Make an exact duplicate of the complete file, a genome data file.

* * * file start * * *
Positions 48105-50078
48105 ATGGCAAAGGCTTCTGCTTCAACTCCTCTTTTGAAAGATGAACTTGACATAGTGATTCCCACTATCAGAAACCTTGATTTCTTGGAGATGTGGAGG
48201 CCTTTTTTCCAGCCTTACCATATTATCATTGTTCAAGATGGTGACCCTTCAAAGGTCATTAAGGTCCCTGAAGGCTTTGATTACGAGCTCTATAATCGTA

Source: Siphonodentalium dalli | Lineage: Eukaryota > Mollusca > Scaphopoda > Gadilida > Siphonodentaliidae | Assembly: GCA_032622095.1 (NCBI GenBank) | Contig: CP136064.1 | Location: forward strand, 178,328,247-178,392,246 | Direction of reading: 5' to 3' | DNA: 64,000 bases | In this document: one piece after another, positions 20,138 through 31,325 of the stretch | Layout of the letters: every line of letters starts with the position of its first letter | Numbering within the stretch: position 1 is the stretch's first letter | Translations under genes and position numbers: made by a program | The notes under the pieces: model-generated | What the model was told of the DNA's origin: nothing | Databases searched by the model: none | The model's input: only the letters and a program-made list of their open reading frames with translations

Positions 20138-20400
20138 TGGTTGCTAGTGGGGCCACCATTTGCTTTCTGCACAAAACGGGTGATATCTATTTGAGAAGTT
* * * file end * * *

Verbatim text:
Positions 48105-50078
48105 ATGGCAAAGGCTTCTGCTTCAACTCCTCTTTTGAAAGATGAACTTGACATAGTGATTCCCACTATCAGAAACCTTGATTTCTTGGAGATGTGGAGG
48201 CCTTTTTTCCAGCCTTACCATATTATCATTGTTCAAGATGGTGACCCTTCAAAGGTCATTAAGGTCCCTGAAGGCTTTGATTACGAGCTCTATAATCGTA

Source: Siphonodentalium dalli | Lineage: Eukaryota > Mollusca > Scaphopoda > Gadilida > Siphonodentaliidae | Assembly: GCA_032622095.1 (NCBI GenBank) | Contig: CP136064.1 | Location: forward strand, 178,328,247-178,392,246 | Direction of reading: 5' to 3' | DNA: 64,000 bases | In this document: one piece after another, positions 20,138 through 31,325 of the stretch | Layout of the letters: every line of letters starts with the position of its first letter | Numbering within the stretch: position 1 is the stretch's first letter | Translations under genes and position numbers: made by a program | The notes under the pieces: model-generated | What the model was told of the DNA's origin: nothing | Databases searched by the model: none | The model's input: only the letters and a program-made list of their open reading frames with translations

Positions 20138-20400
20138 TGGTTGCTAGTGGGGCCACCATTTGCTTTCTGCACAAAACGGGTGATATCTATTTGAGAAGTT